Our strategy for delivering Inga agroforests


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By working through the process of producing an agroforest with each community and having them make key decisions at each step we aim to generate capacity as well as buy-in for this attempt at permaculture

Agroforests were first promoted in the 1980’s but have never taken off in Latin America despite substantial investment through the World Agroforestry Centre. We don’t know why this is the case: whether too much burden of risk was placed on poor farmers, whether there was not enough engagement with farmers or whether the investment just never made it to the ground.  To try and avoid the same fate  we aim to Continue reading Our strategy for delivering Inga agroforests

How we plan to restore and maintain soil fertility using Inga

Inga agroforest as we plan to have in place by 2015
We are planning for the Inga seedlings that we sowed in October to be of sufficient size to plant out by March 2014 and for these to have grown to 2-3 m by 2015

Using densely planted rows of Inga we plan to harness the tree’s ability to colonize degraded acidic soils and use bacteria to generate the nutrients it needs. Together with this ability to increase nutrient levels necessary for plant growth, rapidly growing Inga trees also shade out invasive weeds and produce a rapidly degrading leaf litter that will kick-start the development of a productive soil Continue reading How we plan to restore and maintain soil fertility using Inga

Why does slash and burn not work?

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This field was created by logging and then setting fire to a patch of forest and then sowing maize seeds. It is a lot of effort and will result in two years worth of cultivation after which time it will be abandoned

Looking at 40 m high trees in the Amazon rain forest it must be counter-intuitive as a farmer to think that these are poor soils. If you can grow giant luxuriant trees then surely maize should be no problem? Well the thing is Amazonian soils are very poor and acidic and don’t support that wonderful forest. Continue reading Why does slash and burn not work?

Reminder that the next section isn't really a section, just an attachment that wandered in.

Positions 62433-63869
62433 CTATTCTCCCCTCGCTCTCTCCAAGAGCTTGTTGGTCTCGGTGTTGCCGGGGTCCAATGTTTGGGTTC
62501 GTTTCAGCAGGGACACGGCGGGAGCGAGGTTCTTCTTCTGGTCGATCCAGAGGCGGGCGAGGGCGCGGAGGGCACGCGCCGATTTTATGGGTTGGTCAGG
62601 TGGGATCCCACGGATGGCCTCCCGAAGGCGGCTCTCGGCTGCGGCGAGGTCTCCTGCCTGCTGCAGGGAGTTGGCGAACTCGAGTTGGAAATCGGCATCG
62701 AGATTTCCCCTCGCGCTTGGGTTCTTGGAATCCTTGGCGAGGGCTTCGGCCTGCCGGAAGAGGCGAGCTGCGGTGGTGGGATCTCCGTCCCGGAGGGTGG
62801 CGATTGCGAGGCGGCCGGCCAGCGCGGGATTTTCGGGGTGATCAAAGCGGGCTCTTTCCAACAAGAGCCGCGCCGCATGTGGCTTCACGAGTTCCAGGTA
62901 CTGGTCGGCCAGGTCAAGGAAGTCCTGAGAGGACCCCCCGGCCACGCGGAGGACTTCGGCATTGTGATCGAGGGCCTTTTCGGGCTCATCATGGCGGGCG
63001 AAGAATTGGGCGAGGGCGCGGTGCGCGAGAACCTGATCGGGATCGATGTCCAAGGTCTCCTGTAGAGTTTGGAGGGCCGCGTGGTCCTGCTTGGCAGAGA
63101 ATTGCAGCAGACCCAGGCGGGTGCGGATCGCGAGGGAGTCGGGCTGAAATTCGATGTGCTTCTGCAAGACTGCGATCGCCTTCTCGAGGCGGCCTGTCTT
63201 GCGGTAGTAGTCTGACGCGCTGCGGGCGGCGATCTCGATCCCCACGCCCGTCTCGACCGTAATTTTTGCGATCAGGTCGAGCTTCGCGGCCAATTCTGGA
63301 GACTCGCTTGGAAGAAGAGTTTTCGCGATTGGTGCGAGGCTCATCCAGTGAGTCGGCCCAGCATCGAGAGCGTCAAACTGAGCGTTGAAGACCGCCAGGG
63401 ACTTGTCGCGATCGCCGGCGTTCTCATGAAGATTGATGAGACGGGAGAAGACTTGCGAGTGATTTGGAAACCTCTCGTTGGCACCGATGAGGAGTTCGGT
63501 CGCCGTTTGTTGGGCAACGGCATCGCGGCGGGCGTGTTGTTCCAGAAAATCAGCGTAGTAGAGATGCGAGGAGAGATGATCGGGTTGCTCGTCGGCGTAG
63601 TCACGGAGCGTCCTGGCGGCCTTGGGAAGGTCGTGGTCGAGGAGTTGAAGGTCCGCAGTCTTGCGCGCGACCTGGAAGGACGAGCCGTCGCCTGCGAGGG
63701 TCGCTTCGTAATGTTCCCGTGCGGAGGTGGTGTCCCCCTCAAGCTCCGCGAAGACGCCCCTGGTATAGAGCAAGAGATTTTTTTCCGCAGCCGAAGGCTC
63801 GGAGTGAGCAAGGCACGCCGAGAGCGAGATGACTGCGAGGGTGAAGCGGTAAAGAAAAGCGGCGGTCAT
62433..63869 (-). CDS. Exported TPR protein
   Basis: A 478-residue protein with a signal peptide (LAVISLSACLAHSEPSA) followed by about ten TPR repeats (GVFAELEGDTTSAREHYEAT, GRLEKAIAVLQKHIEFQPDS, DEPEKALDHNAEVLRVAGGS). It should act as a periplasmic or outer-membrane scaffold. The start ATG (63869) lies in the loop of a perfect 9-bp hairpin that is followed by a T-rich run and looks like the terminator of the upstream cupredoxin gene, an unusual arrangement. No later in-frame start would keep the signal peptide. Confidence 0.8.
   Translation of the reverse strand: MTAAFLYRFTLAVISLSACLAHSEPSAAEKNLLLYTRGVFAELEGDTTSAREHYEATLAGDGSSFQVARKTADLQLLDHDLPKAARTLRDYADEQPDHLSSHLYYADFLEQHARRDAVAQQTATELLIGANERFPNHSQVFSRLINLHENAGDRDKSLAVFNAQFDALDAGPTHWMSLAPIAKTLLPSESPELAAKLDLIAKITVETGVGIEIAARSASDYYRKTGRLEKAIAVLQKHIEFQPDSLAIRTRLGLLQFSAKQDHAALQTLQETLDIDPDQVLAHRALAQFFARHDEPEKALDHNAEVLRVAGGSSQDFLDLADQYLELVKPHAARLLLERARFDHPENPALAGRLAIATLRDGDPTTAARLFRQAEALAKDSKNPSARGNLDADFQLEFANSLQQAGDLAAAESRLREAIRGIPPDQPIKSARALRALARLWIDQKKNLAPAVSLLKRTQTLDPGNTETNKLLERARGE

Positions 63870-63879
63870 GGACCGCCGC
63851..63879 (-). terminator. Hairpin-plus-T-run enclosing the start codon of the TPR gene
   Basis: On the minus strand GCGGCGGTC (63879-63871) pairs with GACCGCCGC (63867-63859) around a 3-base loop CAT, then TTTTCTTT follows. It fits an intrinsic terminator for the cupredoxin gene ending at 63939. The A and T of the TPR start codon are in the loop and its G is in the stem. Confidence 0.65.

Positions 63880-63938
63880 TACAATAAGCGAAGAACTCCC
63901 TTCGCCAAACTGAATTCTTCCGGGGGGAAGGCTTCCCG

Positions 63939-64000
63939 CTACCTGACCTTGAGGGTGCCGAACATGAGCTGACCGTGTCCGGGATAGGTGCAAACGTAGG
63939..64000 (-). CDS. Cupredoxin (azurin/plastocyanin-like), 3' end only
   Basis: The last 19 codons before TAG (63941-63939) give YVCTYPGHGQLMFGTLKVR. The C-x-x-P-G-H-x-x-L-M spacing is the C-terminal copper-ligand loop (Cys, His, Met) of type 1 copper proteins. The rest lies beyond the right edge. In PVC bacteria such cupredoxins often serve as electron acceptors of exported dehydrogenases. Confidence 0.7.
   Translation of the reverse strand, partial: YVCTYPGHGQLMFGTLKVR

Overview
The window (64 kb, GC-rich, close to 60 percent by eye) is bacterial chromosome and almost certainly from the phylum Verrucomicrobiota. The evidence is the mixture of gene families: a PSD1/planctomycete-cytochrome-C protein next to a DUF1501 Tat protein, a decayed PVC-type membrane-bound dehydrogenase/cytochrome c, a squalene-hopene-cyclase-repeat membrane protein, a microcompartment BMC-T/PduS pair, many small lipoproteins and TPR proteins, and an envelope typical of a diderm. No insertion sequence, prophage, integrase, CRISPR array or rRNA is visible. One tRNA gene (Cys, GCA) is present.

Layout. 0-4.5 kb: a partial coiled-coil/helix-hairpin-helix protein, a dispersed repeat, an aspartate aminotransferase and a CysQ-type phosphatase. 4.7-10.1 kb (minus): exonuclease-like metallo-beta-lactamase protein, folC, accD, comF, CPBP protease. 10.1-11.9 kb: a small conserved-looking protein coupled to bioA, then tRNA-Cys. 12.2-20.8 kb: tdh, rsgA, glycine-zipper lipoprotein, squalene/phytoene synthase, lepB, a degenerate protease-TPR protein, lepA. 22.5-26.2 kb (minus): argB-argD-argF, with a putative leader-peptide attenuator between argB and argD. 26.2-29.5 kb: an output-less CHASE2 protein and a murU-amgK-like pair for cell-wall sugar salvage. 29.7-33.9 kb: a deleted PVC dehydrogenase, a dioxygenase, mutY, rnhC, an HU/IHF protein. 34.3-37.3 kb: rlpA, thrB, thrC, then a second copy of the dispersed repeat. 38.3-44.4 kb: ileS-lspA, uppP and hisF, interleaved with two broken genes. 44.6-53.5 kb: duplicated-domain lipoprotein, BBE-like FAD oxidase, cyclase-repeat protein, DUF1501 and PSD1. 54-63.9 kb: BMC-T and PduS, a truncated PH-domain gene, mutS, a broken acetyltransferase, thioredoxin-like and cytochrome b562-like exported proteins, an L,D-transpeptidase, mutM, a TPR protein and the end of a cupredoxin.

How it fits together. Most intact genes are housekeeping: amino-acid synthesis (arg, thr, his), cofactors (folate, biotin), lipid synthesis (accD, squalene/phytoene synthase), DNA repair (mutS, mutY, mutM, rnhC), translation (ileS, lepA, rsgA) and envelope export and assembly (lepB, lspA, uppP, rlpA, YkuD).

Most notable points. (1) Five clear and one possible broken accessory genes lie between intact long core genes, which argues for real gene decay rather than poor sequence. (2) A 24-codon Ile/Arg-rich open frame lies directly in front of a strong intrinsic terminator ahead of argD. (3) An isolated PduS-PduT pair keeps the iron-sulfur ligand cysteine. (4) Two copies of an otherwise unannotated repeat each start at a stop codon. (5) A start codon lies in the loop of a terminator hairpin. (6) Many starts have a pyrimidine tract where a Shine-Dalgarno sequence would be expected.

Four communities developing Inga-based permaculture

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The community of Motacusal subsist from harvesting Brazil nuts. They are one of the first communities in Bolivia to participate in the Latin American phenomenon of ‘Bosque de los Niños‘ whereby forest is set-aside to be managed by the children of the community.

Continue reading Four communities developing Inga-based permaculture

Our 13,000 seedlings start germinating…

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A member of the community of San José inspecting the germinating seedlings that he helped plant and has been tending. They took two weeks to get this big, about 15 cm. Once they are 40 cm tall, they will be planted out in rows four metres apart where over the course of a year they will develop into small trees and start to enrich the soil and sustain agriculture. Well that’s the plan at least.

Darwin Initiative project to promote perma-culture and restore abandoned pasture


Inga agroforest as we plan to have in place by 2015

Inga agroforest as we plan to have in place by 2015

As part of a Darwin Initiative project awarded in March of this year http://www.nhm.ac.uk/natureplus/blogs/tropicalbotanyresearcher/2013/05/02/darwin-initiative-grant-to-work-in-the-bolivian-amazon a team comprising foresters from the Bolivian NGO Herencia http://www.herencia.org.bo/ and botanists from the Tropical America Team at Kew are seeking to reduce pressure on the tropical forests of the Bolivian Amazon.

Degraded cattle pasture in the Pando, Bolivia

Degraded cattle pasture in the Pando, Bolivia

We are aiming to do so by encouraging the establishment permanent agriculture (permaculture) on degraded cattle pasture and disused slash and burn (chaco) sites through a series of demonstration plots established in partnership with four rural communities. Our aim is to use trees of the Inga genus of the legume family (beans, pulses, tamarind) to capture and restore soil fertility over a period of 18 months and then pollard the trees so that crops can be grown between the rows. Inga is the ideal genus to do so as it thrives and grows quickly, up to 6 m in two years, in the very acidic, poor degraded soils of abandoned chaco and cattle pasture. It captures and rehabilitates sites by shading out weeds, enriching the soil with its specialized roots and abundant leaf litter and attracting a host of biological control agents to protect the crops.